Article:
The latest film from German director Christian Petzold, Barbara, has received a number of awards, including a nomination as Germany’s entry for the Foreign Language Film Oscar. Set in East Germany in 1980, the story revolves around Barbara Wolff, played by Petzold’s ‘muse’ Nina Hoss. Wolff is a paediatrician who is sent to a provincial hospital somewhere in the flat, windswept lands along the Baltic coast, as punishment for applying to leave the country in order to join her Western boyfriend. His occasional presence is marked by the appearance of his Mercedes and secret tristes with Wolff in various Interhotels. However, the main focus of the film is on the developing relationship between Barbara and fellow doctor André. The pair begin to bond whilst dealing with a variety of medical cases, all of which are negatively marked by the worst aspects of the East German regime, from shortages of medical equipment to the physical and psychological damage facing young people who fail to conform to the state’s authoritarian rules and regulations.
The inevitable comparison for Barbara is with The Lives of Others (Das Leben der Anderen, 2006), which impressed with its interweaving of human drama and political suspense as it traced the complex experiences of living in the East German surveillance state, both for those who were its victims and for those who were complicit in its systems of control. Perhaps due to its provincial setting, Barbara lacks some of this complexity but it makes up for this in its evocation of the impact of state surveillance on inter-personal relationships and in the ubiquitous power of the state. The early 1980s in the GDR are neatly evoked in the period features, from old buses to the interior of the hospital, from Barbara’s sparely decorated flat, allocated to her by the authorities, to André’s home. In such contexts, Barbara’s access to Western cigarettes or her red-leather vanity case become markers of her difference, of her subversion even, noted as being out of place by André and others.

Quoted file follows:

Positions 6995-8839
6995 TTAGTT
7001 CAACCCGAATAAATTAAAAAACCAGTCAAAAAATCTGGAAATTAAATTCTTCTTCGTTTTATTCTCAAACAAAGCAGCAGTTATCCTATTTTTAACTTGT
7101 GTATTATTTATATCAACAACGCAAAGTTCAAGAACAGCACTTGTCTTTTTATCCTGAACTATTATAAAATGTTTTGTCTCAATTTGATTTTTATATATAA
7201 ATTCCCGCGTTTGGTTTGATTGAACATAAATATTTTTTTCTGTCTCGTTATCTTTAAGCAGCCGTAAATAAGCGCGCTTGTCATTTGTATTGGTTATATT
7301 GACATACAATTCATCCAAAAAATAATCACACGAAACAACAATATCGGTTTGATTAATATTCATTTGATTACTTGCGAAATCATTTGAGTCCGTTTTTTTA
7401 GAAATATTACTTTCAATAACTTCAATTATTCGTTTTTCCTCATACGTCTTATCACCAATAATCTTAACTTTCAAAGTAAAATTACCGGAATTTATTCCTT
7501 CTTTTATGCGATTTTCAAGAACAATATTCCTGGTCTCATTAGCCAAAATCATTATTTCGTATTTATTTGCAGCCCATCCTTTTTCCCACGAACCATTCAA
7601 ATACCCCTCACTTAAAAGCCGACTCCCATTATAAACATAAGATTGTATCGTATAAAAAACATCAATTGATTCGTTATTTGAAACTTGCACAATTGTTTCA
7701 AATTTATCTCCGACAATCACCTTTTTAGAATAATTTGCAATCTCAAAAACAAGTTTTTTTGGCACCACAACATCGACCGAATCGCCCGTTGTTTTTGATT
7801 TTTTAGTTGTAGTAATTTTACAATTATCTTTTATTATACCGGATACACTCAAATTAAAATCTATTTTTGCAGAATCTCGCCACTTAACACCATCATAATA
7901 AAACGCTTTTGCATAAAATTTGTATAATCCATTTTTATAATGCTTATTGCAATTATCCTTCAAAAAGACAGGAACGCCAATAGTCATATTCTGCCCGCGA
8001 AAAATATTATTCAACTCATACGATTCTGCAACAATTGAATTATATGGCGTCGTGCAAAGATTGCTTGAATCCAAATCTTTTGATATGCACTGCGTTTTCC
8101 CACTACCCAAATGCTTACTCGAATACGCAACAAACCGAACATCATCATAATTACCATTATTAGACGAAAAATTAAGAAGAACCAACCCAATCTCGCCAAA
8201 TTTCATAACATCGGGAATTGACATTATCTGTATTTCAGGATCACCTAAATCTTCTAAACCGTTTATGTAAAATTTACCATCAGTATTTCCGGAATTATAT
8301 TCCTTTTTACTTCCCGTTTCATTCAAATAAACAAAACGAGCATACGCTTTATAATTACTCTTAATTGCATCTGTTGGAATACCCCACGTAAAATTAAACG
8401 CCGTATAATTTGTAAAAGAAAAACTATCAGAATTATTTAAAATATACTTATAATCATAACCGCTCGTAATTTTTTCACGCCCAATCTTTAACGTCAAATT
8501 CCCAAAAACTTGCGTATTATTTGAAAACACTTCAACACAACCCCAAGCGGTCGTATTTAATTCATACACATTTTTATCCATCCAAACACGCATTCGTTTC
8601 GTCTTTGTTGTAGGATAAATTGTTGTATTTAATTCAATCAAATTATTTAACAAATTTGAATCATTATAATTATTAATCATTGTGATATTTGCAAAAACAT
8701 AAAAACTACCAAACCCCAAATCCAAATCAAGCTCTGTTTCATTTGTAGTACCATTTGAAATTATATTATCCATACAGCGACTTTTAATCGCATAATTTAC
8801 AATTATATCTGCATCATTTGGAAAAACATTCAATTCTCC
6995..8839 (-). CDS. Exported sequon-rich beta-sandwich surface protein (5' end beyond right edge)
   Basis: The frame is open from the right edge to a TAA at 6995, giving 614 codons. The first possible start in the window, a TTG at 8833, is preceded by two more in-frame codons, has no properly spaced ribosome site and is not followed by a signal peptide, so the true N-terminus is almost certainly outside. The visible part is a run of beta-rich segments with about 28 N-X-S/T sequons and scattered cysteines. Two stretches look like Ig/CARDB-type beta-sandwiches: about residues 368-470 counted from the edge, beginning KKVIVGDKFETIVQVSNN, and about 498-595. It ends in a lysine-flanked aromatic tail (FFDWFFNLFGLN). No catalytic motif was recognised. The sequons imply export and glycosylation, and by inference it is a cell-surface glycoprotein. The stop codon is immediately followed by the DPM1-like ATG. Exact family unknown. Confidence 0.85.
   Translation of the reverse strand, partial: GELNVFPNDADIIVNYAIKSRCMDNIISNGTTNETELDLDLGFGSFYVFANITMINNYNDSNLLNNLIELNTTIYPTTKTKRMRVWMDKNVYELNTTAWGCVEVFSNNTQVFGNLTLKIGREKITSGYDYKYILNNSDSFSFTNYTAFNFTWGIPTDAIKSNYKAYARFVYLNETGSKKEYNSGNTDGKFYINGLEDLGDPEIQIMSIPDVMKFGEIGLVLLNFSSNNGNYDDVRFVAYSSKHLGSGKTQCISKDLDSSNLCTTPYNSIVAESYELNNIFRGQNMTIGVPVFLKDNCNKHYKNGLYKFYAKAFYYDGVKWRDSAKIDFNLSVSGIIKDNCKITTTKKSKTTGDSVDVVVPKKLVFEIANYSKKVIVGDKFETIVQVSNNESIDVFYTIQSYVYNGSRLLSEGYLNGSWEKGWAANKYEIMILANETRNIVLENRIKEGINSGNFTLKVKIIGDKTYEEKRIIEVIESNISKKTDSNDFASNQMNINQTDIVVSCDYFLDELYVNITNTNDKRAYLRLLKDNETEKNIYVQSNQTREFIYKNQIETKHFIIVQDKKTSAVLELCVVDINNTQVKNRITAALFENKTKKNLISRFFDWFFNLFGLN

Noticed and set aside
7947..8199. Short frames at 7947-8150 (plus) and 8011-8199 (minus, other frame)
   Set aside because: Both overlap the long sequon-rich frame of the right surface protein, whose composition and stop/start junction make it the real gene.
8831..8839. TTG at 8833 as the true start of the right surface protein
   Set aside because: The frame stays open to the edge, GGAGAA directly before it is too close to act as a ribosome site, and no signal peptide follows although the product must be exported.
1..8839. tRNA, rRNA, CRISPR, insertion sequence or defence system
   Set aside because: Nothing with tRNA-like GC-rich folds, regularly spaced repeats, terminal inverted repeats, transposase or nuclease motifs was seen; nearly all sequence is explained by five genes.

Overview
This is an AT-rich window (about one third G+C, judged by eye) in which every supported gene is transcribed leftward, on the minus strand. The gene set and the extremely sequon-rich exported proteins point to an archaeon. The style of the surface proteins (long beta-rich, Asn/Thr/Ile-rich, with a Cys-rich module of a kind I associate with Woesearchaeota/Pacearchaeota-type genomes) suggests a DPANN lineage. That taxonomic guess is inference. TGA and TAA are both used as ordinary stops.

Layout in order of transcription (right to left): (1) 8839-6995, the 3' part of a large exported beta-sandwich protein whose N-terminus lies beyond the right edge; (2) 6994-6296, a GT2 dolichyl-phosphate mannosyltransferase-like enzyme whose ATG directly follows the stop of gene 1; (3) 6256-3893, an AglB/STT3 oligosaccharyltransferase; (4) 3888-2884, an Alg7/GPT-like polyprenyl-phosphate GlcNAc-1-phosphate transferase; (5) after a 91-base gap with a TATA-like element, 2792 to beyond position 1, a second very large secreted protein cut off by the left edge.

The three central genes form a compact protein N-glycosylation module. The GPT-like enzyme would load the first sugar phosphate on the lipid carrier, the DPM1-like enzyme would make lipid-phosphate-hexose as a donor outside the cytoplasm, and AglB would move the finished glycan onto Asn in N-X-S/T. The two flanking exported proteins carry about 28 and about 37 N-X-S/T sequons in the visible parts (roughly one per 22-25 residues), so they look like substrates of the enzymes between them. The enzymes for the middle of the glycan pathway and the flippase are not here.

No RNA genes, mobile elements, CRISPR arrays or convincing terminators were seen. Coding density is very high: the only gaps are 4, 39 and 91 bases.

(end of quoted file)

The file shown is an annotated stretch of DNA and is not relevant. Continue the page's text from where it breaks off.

The significance of these mundane markers highlights the pervasive reach of the state into everyday life. This is amplified by random acts indicating the presence of the state security service, for example, when Barbara’s bicycle is damaged, and also by the film’s particular soundscape. The silence of Barbara’s life and the care with which speech and sound is monitored – and self-monitored – lends to the building tensions of the film. From the outset, the audience knows, as Barbara does too, that she is being watched by a local Stasi officer. André knows too. Conversations are cautious. This inability to be open, or to be certain about other people, produces a strangely passionless relationship between Barbara and André, with the former maintaining vigilance. The duplicitous nature of speech, the need to say something but not to give anything away, is reflected in the sparseness of the dialogue. Throughout the film, sounds and silences – such as the neatly observed moments when the radio masks discussions or where playing the piano can offer a fleeting escape from the silence of surveillance – reinforce this sense of tension and caution.
As Barbara and André’s work draws them closer together, we are unsure of the precise relation between them, of his relation to the security services, and of Barbara’s future in this backwater of the East German state, until the final tense scenes of the film. The performance by Hoss is restrained and all the more convincing for it, as the film interweaves Wolff’s developing relationship with her patients, particularly the teenage Stella, the increasingly invasive encounters she has with the Stasi, and the uncertain relations with André. The sparse aesthetics of the film reinforce the atmosphere of suspicion and combine with the strong central performance to deliver an atmospheric and closely observed portrait of a life under surveillance.